While it spurred us into action, finding other clients to purchase our product, it was too little too late, and we were forced to shut the business down in 2006.
It was a very expensive lesson for us all, but one that I can clearly point to as THE reason why DRW survived The Great Recession, which started for us at the end of 2006 and negatively impacted our business until the Spring of 2012.
By the end of 2007, I found myself in the unenviable position of owning a second business headed toward its demise.
However, rather than give in to what was most definitely not an inevitable outcome, I gathered the key members of my team in our conference room and repeated the words of wisdom Howard shared two years earlier, "hope is not a business strategy."
With that, we proceeded to clearly define a realistic projection of our income over the next several months, not one we hoped would happen, but one we were confident we could achieve. Then we created a plan to shrink expenses to match the realistic projection of income.
Some in the room volunteered to leave, while others agreed to work part-time. I immediately started the process to sell the new office building, and every expense that wasn't essential was curtailed or eliminated.
On the income side of the ledger, we brainstormed new revenue opportunities and created a plan to turn them into reality.
By January of 2009, DRW had "right sized" from 28 people in a 6,000 square foot office building, to just 5 (including myself) in a 1,100 square foot office suite.
Revenues stabilized and we were prepared to ride out the storm that would plague the home building industry, and our business, for three more years.
We survived, but only because we took deliberate action to overcome our fear of the significant challenges we faced, and put a plan in place that would carry us to a favorable outcome.
Faced with new challenges in 2014 that spurred me to try and sell DRW in 2015, ultimately coming up short, I once again decided to take deliberate action rather than hope DRW would one day magically turn into a business that no longer caused me struggle, burnout, and unhappiness.
An Essential Part of Business Strategy
While "hope" may not be a business strategy in and of itself, I would argue that it plays an essential role in every business strategy.
As I've shared often in my articles and podcasts, and classes, clarifying your vision for the future as a business owner is critically important to greater alignment, cohesion, and engagement of your team.
A clear vision allows everyone on the team to understand how the work they do each day fits into a bigger context, creating greater excitement, a cause to collectively work towards, and an end result to rally around.
A clear vision developed and shared by the team, creates an opportunity for everyone to maximize the future for not only the organization, but for each person on the team.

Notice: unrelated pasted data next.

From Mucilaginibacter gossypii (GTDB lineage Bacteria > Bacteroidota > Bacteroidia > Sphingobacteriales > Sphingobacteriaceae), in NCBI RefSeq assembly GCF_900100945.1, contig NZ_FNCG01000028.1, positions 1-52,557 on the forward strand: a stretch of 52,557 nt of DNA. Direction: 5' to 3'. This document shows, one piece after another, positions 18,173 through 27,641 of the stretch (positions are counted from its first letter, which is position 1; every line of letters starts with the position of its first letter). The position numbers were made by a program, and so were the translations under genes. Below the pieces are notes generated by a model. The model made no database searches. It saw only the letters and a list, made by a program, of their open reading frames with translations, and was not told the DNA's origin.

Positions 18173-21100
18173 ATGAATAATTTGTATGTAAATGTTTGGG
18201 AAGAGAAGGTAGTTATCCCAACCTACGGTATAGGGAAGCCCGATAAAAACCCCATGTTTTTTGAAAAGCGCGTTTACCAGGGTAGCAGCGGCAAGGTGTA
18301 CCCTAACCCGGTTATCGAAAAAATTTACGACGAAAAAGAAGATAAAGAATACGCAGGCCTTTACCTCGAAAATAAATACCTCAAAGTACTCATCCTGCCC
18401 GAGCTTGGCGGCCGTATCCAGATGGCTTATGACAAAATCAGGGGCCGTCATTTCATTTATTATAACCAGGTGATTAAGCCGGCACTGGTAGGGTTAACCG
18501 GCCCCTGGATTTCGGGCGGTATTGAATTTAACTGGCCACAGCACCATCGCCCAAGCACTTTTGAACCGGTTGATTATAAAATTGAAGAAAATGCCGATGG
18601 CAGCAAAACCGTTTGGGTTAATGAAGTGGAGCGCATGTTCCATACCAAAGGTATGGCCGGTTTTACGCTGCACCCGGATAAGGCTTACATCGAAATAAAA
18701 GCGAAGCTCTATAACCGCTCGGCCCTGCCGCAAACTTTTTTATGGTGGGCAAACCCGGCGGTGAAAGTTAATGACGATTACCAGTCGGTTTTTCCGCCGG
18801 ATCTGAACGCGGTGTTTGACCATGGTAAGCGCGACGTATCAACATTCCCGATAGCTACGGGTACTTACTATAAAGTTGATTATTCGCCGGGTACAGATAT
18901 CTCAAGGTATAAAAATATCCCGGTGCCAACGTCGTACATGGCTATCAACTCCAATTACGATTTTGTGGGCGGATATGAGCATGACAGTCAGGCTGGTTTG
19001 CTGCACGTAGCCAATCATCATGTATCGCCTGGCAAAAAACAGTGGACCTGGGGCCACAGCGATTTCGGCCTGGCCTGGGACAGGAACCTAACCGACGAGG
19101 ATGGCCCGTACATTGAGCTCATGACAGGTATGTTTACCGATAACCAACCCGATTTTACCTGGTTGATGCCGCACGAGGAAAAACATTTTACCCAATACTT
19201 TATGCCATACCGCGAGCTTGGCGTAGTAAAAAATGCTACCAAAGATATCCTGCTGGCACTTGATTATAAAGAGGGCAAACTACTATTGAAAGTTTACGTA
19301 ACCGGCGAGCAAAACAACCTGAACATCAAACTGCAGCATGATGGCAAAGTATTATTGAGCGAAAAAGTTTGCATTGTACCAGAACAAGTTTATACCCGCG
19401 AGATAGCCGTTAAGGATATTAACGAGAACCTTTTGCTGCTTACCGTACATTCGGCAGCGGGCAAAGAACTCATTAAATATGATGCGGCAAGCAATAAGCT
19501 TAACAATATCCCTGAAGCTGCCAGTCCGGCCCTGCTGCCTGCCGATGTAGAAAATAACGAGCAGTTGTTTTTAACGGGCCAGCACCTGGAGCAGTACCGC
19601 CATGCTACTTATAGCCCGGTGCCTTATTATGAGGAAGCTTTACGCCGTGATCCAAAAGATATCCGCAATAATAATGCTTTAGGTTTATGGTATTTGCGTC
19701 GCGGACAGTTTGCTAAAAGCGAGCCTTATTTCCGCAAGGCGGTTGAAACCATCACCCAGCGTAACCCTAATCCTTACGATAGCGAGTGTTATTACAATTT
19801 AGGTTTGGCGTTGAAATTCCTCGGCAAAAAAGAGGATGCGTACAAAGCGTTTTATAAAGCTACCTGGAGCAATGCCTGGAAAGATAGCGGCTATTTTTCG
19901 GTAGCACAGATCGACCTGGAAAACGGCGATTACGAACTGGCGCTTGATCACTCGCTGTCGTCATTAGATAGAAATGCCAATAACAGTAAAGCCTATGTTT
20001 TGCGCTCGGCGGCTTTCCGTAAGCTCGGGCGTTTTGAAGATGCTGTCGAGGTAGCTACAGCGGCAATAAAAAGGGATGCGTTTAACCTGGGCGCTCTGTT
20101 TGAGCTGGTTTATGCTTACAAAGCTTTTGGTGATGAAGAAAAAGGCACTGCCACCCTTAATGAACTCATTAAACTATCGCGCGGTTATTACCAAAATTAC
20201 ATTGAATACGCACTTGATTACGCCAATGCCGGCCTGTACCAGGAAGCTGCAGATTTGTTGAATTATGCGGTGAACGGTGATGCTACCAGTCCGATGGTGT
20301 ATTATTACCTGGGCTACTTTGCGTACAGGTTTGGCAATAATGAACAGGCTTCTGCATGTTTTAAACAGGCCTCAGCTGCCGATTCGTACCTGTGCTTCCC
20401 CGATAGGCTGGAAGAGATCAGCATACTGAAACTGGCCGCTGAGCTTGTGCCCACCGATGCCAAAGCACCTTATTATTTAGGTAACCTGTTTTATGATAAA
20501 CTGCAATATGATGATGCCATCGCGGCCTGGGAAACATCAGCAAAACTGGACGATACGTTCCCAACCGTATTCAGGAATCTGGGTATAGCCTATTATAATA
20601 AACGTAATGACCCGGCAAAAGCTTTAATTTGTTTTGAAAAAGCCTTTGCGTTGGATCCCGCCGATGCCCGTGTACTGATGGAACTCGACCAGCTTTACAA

Last, but not least, a clear vision creates a positive, motivational, and indeed hopeful, picture of the future that everyone on the team can look forward to.
In this way, through vision, hope is an essential part of every business strategy.
Leading with Vision
At the beginning of 2016, with the start of the final rebuild of DRW, I created a very positive outlook for my team, guided by an optimistic and hopeful vision for the future.
Included in that vision was an opportunity for members of my team to buy the business from me when the time was right.
After two years of growing knowledge, confidence, and desire to become entrepreneurs themselves, three members of my leadership team decided that the time was right, and offered to buy the business.
I was concerned that as the date to close the sale approached, March 31, 2018, they would get cold feet and let their fears scuttle the purchase.
Instead, they conquered any fears, relied on each other as partners to stay the course, and fulfilled their own hopes for a bigger, brighter future for themselves, as well as for me.
As we stare another recession in the face, stoked by double digit inflation that we haven't seen in over 40 years, a falling stalk market, and souring consumer confidence, it's more important than ever that your vision of the future is not stuck in your head, but clearly written down and shared with members of your team.
Click here for a free copy of my Vision Builder tool to help you create a "vision statement" as well as a "future state vision" for your organization. If you would like more help creating a vision for your organization, consider taking my Clarifying Your Vision on-demand class.
With your own clearly defined vision for a bigger, brighter future, you and your team will gain all the benefits that follow, including greater personal and professional freedom as you move one step closer to creating a Freedom Focused business.
Best of luck, and don't forget to always stay...
Focused on your freedom!
Listen to the podcast episode: #032 Hope Is Not a Business Strategy